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The White House’s Website Deleted The Whole Archive Of Its Daily Newsletters

The newsletters are just one example of material removed from U.S. federal sites.

American citizens can get daily updates on the government directly from the White House’s “1600 Daily” newsletter, which was launched in March 2017. The newsletter shares daily updates from the White House, together with a feed of positive news about Donald Trump’s administration (primarily from conservative outlets supportive of the government, such as Breitbart or the Washington Times.) Plus there’s an occasional satirical item (it once shared an article making fun of the president’s policies, which was presumably an accident.)

The past issues of the newsletters used to be accessible online, but those pages have been taken down in connection with a White House site redesign in December 2017, according to a report from the Web Integrity Project (WIP) of the Sunlight Foundation, a bipartisan organization focused on government accountability and transparency, released today (Sept. 13).

WIP co-director Toly Rinberg told Quartz that his team actively monitors 30,000 pages of federal websites for changes, periodically looking at information that has been removed or altered. The White House website underwent an overhaul, the report found (though it didn’t analyze the full scope of the changes), including removing the old editions of the daily newsletter, which were previously archived under their own URL. The removed posts are still available on Wayback Machine’s archive, though the original links have been leading to an error 404 page until Sept. 12, when they were redirected to the current issue of the newsletter.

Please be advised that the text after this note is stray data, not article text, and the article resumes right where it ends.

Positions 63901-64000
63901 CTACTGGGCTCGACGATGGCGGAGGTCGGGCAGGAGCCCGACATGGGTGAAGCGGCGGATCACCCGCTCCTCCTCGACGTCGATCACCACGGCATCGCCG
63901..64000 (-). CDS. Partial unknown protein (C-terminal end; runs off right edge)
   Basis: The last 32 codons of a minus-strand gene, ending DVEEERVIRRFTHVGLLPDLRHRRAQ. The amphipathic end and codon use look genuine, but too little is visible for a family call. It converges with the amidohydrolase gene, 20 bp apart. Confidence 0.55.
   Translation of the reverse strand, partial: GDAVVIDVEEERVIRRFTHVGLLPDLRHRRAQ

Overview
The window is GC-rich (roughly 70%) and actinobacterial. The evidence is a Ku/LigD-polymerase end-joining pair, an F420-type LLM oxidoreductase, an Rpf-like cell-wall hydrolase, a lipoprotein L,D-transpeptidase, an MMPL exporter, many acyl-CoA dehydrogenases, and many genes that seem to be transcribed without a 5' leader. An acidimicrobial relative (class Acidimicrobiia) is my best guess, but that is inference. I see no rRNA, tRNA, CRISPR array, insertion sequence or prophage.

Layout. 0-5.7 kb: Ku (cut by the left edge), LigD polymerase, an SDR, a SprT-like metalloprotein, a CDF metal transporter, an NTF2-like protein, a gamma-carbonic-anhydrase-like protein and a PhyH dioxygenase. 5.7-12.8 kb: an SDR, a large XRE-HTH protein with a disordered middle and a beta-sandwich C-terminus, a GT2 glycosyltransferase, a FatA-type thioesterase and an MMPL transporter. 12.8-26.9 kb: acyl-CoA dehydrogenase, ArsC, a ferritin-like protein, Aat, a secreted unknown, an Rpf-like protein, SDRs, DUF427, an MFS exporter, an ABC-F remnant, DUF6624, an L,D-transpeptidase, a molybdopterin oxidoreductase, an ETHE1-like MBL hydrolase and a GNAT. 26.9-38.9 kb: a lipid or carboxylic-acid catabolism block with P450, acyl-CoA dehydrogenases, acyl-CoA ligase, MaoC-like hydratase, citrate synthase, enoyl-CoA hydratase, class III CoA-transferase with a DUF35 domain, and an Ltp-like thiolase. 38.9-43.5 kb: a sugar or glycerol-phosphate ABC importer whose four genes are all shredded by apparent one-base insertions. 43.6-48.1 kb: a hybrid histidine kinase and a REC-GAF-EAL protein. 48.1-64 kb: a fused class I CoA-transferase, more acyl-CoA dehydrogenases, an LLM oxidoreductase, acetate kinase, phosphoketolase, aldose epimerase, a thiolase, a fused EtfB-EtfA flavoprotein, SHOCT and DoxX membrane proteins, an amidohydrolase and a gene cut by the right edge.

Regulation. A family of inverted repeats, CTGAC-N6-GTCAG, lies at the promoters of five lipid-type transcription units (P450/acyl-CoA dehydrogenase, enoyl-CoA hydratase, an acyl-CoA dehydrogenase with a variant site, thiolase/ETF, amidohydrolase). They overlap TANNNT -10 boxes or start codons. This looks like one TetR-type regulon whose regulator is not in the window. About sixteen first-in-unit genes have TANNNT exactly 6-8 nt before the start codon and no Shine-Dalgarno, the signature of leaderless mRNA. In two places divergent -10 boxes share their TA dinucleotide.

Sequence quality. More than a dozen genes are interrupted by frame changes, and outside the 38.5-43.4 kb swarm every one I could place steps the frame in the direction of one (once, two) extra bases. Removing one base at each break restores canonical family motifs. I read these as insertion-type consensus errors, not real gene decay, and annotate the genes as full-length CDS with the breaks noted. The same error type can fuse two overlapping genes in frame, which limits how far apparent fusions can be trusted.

The 1600 Daily newsletter archive.

Error message on the daily archive’s URL, captured on Sept. 11, 2018.

This happened without notice from the administration, which Rinberg and WIP say appears to be a violation of the Paperwork Reduction Act, and the White House’s own guidances, which require the government to “provide adequate notice when initiating, substantially modifying, or terminating significant information dissemination products.”

According to WIP, the newsletter archive is to be considered “significant information,” though the White House’s guidelines don’t provide details on how to determine whether something fits the description, nor practical enforcement guidelines in case relevant material is removed.

The White House hasn’t yet responded to Quartz’s request for comment, but it did to WIP’s, acknowledging the archive removal. Lindsay Walters, the White House deputy press secretary, said to WIP that ”1600 Daily is an email newsletter, meant to be read in the inbox. It is optimized for mobile devices and for viewing across email service providers.” However, the WIP report notes, this is inconsistent with the White House tweeting out the link to the web version of the newsletter every day, which typically gets thousands of likes and retweets.

The newsletter archive isn’t the only material to have been taken down from federal sites. WIP’s previous reviews found many instances, including sections of the Environmental Protection Agency site and documentation related to the Affordable Care Act.